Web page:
EcoZone Blog: Climate Change Outline: Emissions Trading Sub-National Challenges

  1. Potential Challenges to Sub-National Regulation

In response to the recent flurry of activity at the US regional, state, and local levels on climate change, questions have surfaced regarding whether these initiatives are compatible with the US Constitution and its system of federalism. Though the states have broad authority to regulate public health and welfare, the Constitution places limitations on their authority to regulate in certain areas where federal authority is pre-eminent. Emerging carbon trading regimes at the regional and state level are already being challenged by affected interests. For example, early in the RGGI development process, Edison Electric Institute (a trade association for the utility sector) raised many of the constitutional issues discussed below in comments it submitted regarding the RGGI MOU.1 More recently, a power company sued to overturn the State of New York's administrative regulations implementing RGGI, raising several constitutional issues in its complaint.2 Whether such initiatives will ultimately survive constitutional challenges depends on many unknowns, though perhaps most significantly it will depend on the scope and content of future federal legislation on climate change.

The issues implicated by sub-national regulation of climate change can be divided into four separate constitutional limitations on state action: limitations imposed by federal pre-emption of state law through the Supremacy Clause of the US Constitution; limitations imposed by the 'foreign affairs' power of the Constitution; limitations imposed by the Compact Clause; and limitations imposed by the 'dormant commerce clause' power.

(1) Pre-emption

The doctrine of pre-emption flows from the Supremacy Clause, which states that federal laws are 'the supreme law of the land.'3 Federal laws will pre-empt, and thus invalidate, state laws when: (1) federal laws explicitly state that they pre-empt any state law addressing the subject of the federal legislation;4 (2) Congress 'intends federal law to occupy the field;' or (3) to the extent that the state law conflicts with a federal statute such that it is 'impossible for a private party to comply with both state and federal law' or the state law 'stands as an obstacle' to the accomplishment of Congress' goals.5 In the context of climate change, the viability of each of these pre-emption challenges will depend primarily on the scope and content of future federal GHG legislation. Challenges based on existing federal legislation are beginning to emerge. Pre-emption challenges have been mounted, albeit unsuccessfully, against certain state regulatory activity directed at GHGs, such as California's mobile source standards,6 on the basis of existing federal legislation under the CAA. In addition, the recent challenge to New York's implementation of RGGI includes a claim that RGGI is pre-empted by the federal Public Utility Regulatory Policies Act (PURPA).7 The lack of challenges to other sub-national initiatives in part is a reflection of ripeness––these programs have only begun to take effect. As commitment periods for these programs start up, state participants may expect to see additional judicial challenges. While it remains to be seen how courts will rule on these lawsuits, the absence of specific federal legislation on climate change could make it difficult for a court to conclude that Congress has either expressly or impliedly pre-empted such programs under the CAA or any other statute.8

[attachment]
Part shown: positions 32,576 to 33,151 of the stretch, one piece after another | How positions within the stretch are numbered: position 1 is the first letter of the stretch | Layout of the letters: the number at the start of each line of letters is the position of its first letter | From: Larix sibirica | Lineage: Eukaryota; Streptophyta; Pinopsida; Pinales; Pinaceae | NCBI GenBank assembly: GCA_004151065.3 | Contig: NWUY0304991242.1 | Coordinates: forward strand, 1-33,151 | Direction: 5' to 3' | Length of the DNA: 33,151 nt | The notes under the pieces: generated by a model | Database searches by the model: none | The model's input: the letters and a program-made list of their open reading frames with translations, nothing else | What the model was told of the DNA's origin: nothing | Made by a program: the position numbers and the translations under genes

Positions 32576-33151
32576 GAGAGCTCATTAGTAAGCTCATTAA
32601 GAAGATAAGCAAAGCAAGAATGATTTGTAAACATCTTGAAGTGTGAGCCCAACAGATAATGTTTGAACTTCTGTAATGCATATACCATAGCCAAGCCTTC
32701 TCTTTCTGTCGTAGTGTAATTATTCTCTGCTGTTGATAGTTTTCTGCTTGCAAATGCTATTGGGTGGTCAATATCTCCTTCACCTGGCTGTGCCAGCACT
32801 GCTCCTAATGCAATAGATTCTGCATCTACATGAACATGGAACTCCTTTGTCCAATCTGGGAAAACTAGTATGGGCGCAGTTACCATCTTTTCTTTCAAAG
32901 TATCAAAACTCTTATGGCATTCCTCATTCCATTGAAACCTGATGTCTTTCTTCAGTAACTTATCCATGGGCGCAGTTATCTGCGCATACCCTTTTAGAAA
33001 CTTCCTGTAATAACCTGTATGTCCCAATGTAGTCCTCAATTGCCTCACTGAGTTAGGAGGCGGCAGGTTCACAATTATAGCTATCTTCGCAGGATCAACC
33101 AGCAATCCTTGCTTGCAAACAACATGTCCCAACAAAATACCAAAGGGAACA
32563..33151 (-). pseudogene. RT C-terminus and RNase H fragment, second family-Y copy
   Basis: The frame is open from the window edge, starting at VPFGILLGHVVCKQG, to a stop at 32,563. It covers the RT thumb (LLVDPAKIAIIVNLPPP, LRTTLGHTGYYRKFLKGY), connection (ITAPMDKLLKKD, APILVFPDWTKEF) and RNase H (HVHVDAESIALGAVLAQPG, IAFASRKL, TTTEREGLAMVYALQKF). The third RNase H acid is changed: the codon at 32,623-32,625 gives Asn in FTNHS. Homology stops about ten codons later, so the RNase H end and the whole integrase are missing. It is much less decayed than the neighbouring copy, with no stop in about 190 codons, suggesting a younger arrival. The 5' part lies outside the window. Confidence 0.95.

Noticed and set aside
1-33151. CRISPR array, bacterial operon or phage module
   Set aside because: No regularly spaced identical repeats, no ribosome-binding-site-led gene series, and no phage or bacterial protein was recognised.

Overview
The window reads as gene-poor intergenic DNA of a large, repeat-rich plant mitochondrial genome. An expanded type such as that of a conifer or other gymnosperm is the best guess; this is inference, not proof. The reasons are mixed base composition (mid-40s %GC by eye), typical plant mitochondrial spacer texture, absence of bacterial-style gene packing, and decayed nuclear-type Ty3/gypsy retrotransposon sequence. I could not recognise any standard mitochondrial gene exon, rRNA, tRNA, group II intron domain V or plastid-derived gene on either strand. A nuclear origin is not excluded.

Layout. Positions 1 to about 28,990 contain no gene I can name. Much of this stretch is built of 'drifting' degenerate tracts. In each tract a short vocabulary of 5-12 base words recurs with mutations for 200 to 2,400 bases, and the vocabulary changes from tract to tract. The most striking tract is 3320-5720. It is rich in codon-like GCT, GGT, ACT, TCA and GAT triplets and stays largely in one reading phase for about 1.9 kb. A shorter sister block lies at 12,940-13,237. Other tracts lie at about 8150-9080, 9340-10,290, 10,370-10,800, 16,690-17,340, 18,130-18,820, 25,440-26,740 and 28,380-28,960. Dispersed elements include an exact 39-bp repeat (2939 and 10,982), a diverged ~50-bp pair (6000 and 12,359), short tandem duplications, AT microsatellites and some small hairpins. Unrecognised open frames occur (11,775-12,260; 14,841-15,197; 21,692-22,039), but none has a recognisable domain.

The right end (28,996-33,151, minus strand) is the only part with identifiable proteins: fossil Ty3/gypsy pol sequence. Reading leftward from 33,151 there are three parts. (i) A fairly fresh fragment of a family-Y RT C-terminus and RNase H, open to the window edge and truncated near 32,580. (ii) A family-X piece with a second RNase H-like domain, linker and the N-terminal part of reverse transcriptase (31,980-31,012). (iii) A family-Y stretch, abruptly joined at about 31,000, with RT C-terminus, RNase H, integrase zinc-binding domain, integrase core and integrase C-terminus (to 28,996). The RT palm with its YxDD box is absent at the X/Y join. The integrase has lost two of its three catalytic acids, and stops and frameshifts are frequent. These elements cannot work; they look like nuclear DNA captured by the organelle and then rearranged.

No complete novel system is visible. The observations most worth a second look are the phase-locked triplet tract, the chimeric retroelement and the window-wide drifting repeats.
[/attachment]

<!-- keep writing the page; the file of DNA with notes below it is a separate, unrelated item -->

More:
This issue is therefore more likely to be resolved directly in new federal legislation on climate change. Although some of the federal bills have been silent on preemption, others would explicitly pre-empt all sub-national trading initiatives.9 There will be significant pressure from industry to include such express pre-emption mechanisms. It remains unclear, however, whether such express pre-emption language will prevail. A more likely result may involve a model similar to the existing Clean Air Act, wherein Congress set a national standard for automobile emissions but allowed California to undertake experimental deviation from the standard.10 The remaining states have the option of selecting the national or California approach, and industry thus has only two different standards with which it must comply rather than a quiltwork of up to 50 different targets.11

Another option would be to reward regional trading participants by allocating additional federal emissions allowances to those early moving states, and to ensure that covered entities that have participated in state-level reduction measures are given credit for such activity under a subsequent federal scheme.12 Yet another possibility would be to allow federal and regional/state trading systems to link with a federal trading program by recognizing the regional/state allowances in the federal market.13 While trade-offs exist for each option, express pre-emption of sub-national trading systems is likely to be politically challenging, leaving the likelihood that a threat of pre-emption challenge will hang over sub-national carbon schemes for some time until resolved by the courts.

(2) Foreign affairs pre-emption

The US Constitution...

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